Soft Body Pilates

Pilates is great for creating mind/body awareness, skilled movement, and physical introspection that we do not always spend time with on the gym floor. It is sometime defined as controlled movements through a strong core. Id like to think all training could be described this way. The "long, lean look" they preach is more of a selling point. Long lean muscles are created in the kitchen with your diet, and your genetics. Though I know what everyone means, when they say they want to get "toned," its actually a reflection of the tension or strength your muscles can create. Strength and tension is created using resistances of progressive intensity. Being defined, is a reflection of your body composition, which is 80% diet, some training, and genetics. Using "smaller muscles" is not entirely true either. Muscles used for movement can be categorized as agonists, antagonists, stabilizers, and neutralizers. They are all involved in any body movement, from getting out of a chair, to walking, movements on a Pilates reformer, or bench pressing in the gym. Agonists and antagonists are your main movers, the pushers and pullers, flexors and extensors. They re the muscles you see and become developed, hence their focus in exercise. You also have muscles that aid these movements called stabilizers and neutralizers. Theses muscles stabilize joints throughout your agonist movements and neutralize any unwanted movement elsewhere in the body when performing an exercise. These muscles are often under your superficial muscles, making them harder to visualize. They are also not as voluntary, making it harder for you to recruit and engage, sometimes even involuntary, and do not need to be engaged, i.e. the transverse abdominus. This lack of awareness or ability to engage or recruit has made Pilates and mind/body training popular. However, in Pilates, like any other mode of exercise, all four types of muscle actions are taking place, and no single mode of exercise truly isolates any of these. So to say Pilates works small muscles is not entirely true. In fact, I would argue that the resistance generated during a barbell squat or dead lift recruits more of your smaller stabilizing/neutralizing muscles, than a resistance created on the reformer with resistant springs attached, much like a bench press or pull up, trains the smaller muscles more than pulls on the cadillac, or equivalent pushing movement in Pilates. It does have application for corrective exercise and injury prevention/rehabilitation in addition to traditional resistance training. However, it lacks progressions, scientific periodization, and objective measures of its training protocols. If you continued to use the same resistance for a given exercise, you would plateau and eventually regress, as that stimulus would no longer elicit a response. There s a diminishing return for the same intensity, which is why strength and conditioning applies systematic progressions.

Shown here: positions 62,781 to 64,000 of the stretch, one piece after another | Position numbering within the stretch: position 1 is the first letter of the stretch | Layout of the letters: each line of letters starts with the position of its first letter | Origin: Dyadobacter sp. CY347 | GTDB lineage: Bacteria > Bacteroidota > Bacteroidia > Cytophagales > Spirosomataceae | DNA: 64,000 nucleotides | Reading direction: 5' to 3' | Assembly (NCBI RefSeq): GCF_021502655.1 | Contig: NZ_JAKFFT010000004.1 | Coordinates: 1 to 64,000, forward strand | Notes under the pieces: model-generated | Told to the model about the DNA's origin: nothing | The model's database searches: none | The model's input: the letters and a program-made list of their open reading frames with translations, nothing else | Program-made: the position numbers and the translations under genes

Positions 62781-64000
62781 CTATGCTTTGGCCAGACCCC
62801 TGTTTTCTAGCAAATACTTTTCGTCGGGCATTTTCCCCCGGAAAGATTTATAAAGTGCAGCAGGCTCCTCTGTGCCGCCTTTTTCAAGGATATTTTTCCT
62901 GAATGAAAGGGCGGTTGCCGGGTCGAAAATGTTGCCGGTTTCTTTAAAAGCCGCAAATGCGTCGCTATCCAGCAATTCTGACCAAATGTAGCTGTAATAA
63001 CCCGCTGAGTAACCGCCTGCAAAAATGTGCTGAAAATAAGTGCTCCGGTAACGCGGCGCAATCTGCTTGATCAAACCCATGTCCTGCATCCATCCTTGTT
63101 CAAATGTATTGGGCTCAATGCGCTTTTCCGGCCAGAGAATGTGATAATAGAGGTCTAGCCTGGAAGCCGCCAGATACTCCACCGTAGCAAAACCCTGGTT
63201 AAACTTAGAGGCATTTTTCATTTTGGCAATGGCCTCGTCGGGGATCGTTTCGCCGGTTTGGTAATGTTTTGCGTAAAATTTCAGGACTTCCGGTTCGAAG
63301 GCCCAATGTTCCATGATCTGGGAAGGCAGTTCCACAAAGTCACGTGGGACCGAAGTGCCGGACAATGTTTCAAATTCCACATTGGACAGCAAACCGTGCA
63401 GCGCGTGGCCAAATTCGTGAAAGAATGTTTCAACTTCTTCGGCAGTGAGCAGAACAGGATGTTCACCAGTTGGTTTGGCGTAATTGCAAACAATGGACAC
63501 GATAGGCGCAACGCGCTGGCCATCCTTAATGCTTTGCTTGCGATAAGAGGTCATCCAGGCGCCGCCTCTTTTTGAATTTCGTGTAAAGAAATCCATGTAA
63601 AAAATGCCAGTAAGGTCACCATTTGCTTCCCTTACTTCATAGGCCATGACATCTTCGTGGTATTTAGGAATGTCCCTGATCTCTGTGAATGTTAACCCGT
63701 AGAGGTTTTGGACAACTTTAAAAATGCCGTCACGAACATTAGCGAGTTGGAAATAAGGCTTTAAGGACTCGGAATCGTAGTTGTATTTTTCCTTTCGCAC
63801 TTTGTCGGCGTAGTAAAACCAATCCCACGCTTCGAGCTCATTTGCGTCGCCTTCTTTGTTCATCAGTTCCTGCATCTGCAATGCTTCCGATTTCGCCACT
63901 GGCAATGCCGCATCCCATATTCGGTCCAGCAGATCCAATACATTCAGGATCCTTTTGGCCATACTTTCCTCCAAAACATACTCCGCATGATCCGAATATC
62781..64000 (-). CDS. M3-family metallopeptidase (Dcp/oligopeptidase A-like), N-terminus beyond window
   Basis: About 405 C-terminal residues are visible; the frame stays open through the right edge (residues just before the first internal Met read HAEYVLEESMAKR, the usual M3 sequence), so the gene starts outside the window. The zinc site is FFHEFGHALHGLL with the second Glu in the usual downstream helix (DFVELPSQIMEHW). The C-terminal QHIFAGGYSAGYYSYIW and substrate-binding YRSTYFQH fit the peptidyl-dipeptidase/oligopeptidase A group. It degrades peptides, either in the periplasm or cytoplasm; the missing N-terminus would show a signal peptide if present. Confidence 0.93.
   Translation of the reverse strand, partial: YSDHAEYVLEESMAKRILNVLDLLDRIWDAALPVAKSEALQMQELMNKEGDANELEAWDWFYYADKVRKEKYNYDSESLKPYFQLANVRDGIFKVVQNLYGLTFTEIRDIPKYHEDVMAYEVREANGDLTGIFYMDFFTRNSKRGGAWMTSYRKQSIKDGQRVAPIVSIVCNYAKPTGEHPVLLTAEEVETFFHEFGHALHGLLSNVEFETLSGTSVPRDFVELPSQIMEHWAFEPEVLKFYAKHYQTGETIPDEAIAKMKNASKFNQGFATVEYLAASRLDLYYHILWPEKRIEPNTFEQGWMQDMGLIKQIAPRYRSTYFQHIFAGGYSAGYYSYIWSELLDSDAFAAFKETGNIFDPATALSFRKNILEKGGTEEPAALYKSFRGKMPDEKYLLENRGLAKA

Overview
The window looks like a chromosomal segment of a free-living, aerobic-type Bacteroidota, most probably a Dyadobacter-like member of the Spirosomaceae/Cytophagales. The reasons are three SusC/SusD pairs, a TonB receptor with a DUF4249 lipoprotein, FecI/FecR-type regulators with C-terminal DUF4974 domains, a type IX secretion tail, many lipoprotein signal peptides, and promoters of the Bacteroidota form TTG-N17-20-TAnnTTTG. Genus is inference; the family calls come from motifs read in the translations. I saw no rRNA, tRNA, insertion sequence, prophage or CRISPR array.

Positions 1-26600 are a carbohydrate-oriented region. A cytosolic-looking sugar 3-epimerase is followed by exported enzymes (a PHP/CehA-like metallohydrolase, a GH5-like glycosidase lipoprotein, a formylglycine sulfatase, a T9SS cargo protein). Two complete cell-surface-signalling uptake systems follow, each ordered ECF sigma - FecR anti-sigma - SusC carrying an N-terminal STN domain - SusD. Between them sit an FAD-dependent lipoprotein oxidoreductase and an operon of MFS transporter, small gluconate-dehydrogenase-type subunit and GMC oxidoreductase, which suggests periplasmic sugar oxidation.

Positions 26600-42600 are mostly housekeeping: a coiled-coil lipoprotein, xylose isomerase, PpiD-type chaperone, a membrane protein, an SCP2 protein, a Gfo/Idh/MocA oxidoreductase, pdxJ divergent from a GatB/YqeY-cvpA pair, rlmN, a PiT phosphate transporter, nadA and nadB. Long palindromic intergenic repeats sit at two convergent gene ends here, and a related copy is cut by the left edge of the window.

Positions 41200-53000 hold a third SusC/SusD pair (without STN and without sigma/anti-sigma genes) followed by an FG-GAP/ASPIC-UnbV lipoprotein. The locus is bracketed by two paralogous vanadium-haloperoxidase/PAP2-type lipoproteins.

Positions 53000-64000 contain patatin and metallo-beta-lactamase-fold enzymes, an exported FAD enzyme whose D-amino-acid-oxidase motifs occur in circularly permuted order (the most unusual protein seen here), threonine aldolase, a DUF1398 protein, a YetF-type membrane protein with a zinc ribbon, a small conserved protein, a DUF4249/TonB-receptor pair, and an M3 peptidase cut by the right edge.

Often yogis, dancers, and individuals that are already genetically lean, long, and flexible, are drawn to Pilates, which allowed for a subcultural attractive look to develop. You don't see overweight Pilates clients, because they are doing something more efficient for fat loss, and an overweight Pilates instructor can not stay in business long. It would be fair to say that many personal trainers are former athletes or fitness enthusiasts that always had good genetics and results too, but there are many trainers with life transforming stories. Because Pilates is fairly new and does not have mass appeal yet, there is little science or research to support any of its benefits. The entire philosophy of Pilates was developed by one German man looking for an alternative way to be healthy through physical activity. It is now passed on from instructor to instructor and has evolved over time. Many fitness professionals, on the other hand, have degrees in exercise science and internationally recognized certifications. Their training and expertise is routed in science, supported by facts and centuries of historical application. I recently had a conversation with a Pilates instructor who mentioned their instruction specifically avoids anatomical terminology, in terms of their branding and imaging. And while some instructors are educated in anatomy and physiology, the focus of Pilates is more about feeling and less about applying real theory. In some ways it made me think of a placebo....